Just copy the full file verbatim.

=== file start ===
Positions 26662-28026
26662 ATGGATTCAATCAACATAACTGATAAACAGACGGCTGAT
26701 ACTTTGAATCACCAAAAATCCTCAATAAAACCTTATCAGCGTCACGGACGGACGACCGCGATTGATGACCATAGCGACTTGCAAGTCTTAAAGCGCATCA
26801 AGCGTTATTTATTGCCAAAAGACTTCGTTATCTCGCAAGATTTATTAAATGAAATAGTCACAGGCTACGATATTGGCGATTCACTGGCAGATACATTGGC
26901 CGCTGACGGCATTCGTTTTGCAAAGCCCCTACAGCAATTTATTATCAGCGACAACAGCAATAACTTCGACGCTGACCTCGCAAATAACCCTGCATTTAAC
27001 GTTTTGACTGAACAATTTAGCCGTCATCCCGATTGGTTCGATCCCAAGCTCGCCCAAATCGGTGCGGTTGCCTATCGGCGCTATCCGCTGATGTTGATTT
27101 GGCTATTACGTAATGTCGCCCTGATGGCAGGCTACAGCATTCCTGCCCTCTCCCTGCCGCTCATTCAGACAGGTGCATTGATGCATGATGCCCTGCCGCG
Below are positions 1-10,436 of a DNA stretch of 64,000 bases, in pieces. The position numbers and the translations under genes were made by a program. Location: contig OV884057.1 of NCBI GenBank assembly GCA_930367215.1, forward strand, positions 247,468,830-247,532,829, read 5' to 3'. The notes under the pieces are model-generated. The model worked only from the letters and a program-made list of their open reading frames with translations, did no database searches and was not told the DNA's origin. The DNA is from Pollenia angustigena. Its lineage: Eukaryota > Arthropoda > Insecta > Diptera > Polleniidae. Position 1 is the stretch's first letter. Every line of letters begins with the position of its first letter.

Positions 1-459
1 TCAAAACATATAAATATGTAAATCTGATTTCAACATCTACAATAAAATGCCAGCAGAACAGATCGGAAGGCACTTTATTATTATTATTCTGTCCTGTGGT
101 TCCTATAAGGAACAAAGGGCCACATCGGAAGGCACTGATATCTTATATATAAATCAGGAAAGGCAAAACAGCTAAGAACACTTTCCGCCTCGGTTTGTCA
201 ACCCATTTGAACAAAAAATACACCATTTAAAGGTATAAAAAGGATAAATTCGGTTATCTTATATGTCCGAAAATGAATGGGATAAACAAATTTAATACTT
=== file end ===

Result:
Positions 26662-28026
26662 ATGGATTCAATCAACATAACTGATAAACAGACGGCTGAT
26701 ACTTTGAATCACCAAAAATCCTCAATAAAACCTTATCAGCGTCACGGACGGACGACCGCGATTGATGACCATAGCGACTTGCAAGTCTTAAAGCGCATCA
26801 AGCGTTATTTATTGCCAAAAGACTTCGTTATCTCGCAAGATTTATTAAATGAAATAGTCACAGGCTACGATATTGGCGATTCACTGGCAGATACATTGGC
26901 CGCTGACGGCATTCGTTTTGCAAAGCCCCTACAGCAATTTATTATCAGCGACAACAGCAATAACTTCGACGCTGACCTCGCAAATAACCCTGCATTTAAC
27001 GTTTTGACTGAACAATTTAGCCGTCATCCCGATTGGTTCGATCCCAAGCTCGCCCAAATCGGTGCGGTTGCCTATCGGCGCTATCCGCTGATGTTGATTT
27101 GGCTATTACGTAATGTCGCCCTGATGGCAGGCTACAGCATTCCTGCCCTCTCCCTGCCGCTCATTCAGACAGGTGCATTGATGCATGATGCCCTGCCGCG
Below are positions 1-10,436 of a DNA stretch of 64,000 bases, in pieces. The position numbers and the translations under genes were made by a program. Location: contig OV884057.1 of NCBI GenBank assembly GCA_930367215.1, forward strand, positions 247,468,830-247,532,829, read 5' to 3'. The notes under the pieces are model-generated. The model worked only from the letters and a program-made list of their open reading frames with translations, did no database searches and was not told the DNA's origin. The DNA is from Pollenia angustigena. Its lineage: Eukaryota > Arthropoda > Insecta > Diptera > Polleniidae. Position 1 is the stretch's first letter. Every line of letters begins with the position of its first letter.

Positions 1-459
1 TCAAAACATATAAATATGTAAATCTGATTTCAACATCTACAATAAAATGCCAGCAGAACAGATCGGAAGGCACTTTATTATTATTATTCTGTCCTGTGGT
101 TCCTATAAGGAACAAAGGGCCACATCGGAAGGCACTGATATCTTATATATAAATCAGGAAAGGCAAAACAGCTAAGAACACTTTCCGCCTCGGTTTGTCA
201 ACCCATTTGAACAAAAAATACACCATTTAAAGGTATAAAAAGGATAAATTCGGTTATCTTATATGTCCGAAAATGAATGGGATAAACAAATTTAATACTT